Monday, November 30, 2009

BSI December selection

In All things, All at Once by Lee K. Abbott tries to live up to its title and doesn’t always hit the mark. Many of the stories are filled with main characters the reader never quite likes or tolerates: males cheating on wives and girlfriends; males whiskeyed up or wounded emotionally and spiritually from life, war or birth.

While the reaction to Abbott’s male characters may cause readers to feel the short story collection is uneven, the writing is good and solid. He creates a definite sense of place— mainly the Southwest, New Mexico—and time, whether the story takes place in the Sixties or now.

Likeable or not, most of Abbott’s characters feel real with their tendency to ramble, wheedle, talk and talk and talk. They talk about their fears of going crazy as in "The Way Sin is Said in Wonderland" ; about visits from extraterrestrials as in "The Talk Talked Between Worms"; about visitations from angels as in "The Human Use of Inhuman Beings"; and of course about women as in "Ninety Nights on Mercury".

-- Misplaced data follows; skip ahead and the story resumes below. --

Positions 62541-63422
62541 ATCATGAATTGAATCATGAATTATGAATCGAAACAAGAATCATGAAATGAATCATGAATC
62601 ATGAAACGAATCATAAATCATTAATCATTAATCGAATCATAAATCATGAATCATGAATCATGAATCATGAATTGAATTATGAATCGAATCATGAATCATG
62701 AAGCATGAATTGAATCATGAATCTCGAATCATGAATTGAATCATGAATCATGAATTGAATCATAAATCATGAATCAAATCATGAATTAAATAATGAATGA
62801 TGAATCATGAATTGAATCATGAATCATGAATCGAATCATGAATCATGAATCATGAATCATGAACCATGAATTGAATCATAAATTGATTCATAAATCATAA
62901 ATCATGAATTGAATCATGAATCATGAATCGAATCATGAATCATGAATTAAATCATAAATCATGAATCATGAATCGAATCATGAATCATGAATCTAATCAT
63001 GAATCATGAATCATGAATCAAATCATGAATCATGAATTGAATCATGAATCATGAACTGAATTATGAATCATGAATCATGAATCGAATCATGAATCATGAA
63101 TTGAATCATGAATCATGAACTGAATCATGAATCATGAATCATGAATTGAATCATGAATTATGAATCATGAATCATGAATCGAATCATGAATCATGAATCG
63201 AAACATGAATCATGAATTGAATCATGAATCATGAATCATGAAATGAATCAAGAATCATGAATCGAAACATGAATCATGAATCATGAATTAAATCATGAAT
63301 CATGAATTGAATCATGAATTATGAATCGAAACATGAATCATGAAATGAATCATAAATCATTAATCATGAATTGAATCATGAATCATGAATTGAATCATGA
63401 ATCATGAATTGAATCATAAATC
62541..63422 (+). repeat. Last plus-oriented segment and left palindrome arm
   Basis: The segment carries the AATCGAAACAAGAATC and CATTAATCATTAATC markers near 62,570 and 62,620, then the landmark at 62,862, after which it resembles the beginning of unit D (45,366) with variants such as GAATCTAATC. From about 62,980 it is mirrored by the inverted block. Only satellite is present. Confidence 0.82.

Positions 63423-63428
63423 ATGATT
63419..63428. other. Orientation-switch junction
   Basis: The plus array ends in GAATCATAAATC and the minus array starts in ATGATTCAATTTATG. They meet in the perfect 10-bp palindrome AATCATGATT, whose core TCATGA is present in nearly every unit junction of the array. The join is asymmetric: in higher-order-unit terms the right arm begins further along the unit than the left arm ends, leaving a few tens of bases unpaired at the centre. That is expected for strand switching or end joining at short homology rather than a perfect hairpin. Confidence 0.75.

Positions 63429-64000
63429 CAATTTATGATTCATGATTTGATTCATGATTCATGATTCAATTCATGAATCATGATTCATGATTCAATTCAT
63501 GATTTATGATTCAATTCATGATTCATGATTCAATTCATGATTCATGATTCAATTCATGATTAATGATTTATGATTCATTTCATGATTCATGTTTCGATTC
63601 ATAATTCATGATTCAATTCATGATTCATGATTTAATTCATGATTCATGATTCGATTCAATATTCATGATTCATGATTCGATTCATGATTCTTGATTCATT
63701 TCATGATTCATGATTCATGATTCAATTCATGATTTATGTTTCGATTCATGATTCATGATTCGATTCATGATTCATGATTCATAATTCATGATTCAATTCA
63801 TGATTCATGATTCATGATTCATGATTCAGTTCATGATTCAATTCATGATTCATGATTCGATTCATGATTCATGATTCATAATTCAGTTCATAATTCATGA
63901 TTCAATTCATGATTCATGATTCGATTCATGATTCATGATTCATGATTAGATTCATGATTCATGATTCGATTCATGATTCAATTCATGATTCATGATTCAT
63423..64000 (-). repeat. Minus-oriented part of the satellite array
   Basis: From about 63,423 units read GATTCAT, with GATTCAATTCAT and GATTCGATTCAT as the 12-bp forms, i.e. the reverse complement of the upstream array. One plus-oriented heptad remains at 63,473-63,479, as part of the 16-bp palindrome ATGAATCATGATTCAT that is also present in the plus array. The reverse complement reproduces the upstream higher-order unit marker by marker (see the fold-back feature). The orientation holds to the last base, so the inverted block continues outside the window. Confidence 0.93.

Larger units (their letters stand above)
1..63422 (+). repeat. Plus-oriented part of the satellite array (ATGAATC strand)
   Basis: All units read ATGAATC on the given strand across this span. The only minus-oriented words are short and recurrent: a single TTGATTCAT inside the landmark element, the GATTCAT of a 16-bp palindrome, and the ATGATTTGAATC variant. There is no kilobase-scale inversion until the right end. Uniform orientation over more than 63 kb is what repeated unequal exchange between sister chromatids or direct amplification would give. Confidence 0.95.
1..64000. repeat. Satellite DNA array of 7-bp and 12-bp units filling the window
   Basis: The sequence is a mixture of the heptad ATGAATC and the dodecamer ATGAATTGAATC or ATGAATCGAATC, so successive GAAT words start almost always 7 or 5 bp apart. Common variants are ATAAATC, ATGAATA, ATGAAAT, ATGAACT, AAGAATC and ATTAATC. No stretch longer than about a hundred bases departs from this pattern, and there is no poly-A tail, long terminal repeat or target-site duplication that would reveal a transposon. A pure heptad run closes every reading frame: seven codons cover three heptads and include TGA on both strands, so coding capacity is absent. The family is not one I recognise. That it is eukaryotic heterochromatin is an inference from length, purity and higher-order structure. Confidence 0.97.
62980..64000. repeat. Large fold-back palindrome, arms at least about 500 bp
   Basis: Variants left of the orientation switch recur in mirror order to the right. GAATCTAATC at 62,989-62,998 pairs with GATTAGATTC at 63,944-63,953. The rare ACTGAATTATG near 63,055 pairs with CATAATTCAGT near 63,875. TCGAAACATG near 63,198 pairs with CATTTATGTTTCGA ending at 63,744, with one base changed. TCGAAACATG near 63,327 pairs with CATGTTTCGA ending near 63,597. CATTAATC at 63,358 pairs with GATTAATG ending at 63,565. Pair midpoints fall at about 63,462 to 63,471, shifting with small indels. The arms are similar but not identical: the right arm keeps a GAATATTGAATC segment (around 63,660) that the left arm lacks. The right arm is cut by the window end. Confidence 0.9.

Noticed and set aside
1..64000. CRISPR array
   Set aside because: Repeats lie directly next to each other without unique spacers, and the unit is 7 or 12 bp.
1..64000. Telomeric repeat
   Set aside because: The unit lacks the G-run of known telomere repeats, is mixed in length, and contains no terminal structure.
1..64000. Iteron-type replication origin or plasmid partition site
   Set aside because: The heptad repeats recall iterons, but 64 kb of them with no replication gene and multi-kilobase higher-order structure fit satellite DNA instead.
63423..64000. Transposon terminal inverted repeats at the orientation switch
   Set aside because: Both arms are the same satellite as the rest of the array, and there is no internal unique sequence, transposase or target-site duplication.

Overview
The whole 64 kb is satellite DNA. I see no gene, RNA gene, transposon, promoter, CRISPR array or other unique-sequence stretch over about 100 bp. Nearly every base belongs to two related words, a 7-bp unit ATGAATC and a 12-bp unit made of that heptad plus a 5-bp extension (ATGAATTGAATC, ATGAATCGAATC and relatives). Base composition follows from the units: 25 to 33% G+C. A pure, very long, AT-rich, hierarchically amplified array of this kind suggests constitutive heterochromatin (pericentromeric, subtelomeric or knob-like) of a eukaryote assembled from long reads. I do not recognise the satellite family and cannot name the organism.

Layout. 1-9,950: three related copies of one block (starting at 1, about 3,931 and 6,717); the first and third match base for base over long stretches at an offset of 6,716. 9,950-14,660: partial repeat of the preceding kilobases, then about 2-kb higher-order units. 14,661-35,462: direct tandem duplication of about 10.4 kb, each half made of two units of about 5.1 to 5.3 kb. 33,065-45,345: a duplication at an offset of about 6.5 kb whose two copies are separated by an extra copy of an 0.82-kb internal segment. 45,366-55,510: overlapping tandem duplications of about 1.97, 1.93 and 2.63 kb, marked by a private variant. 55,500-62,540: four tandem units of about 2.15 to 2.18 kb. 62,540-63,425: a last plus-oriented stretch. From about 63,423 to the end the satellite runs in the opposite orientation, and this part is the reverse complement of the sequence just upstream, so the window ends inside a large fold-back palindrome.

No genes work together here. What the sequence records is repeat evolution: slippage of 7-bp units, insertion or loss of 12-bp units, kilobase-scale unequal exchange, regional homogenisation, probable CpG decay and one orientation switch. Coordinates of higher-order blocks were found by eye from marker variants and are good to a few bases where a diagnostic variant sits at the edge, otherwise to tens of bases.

Some of the short stories are connected, sharing characters, place or events freely as does real life with real people. These interconnected stories are the gems of All Things such as "The Human Use of Inhuman Beings" and "The Way Sin is Said in Wonderland". The stand-alone stories, "Dreams of Distant Lives" and "Gravity", also gleam with the characters' hard won strength and the excellence of Abbott’s creation.

Lee K. Abbott currently teaches creative writing at Ohio State University  in Columbus, Ohio. He has written six other books of short stories: The Heart Never Fits Its Wanting: Stories (1980), Love is the Crooked Thing (1986), Strangers in Paradise (1986), Dreams of Distant Lives (1990), Living After Midnight (1991), and Wet Places at Noon (1997).

Reviews of Abbott ‘s work and interviews with him appear here, here and here.

His work has often appeared in The Best American Short Stories and in publications such as Atlantic Monthly, Harper’s, The Southern Review and The North American Review.

Ultimately Abbott’s stories are, as Williams Giraldi describes, “an orgy of style, one that performs the magic trick of being at once inebriated and exact—his narrators akin to world-class drinkers who can down a fifth of Jim Beam and still stand straight".

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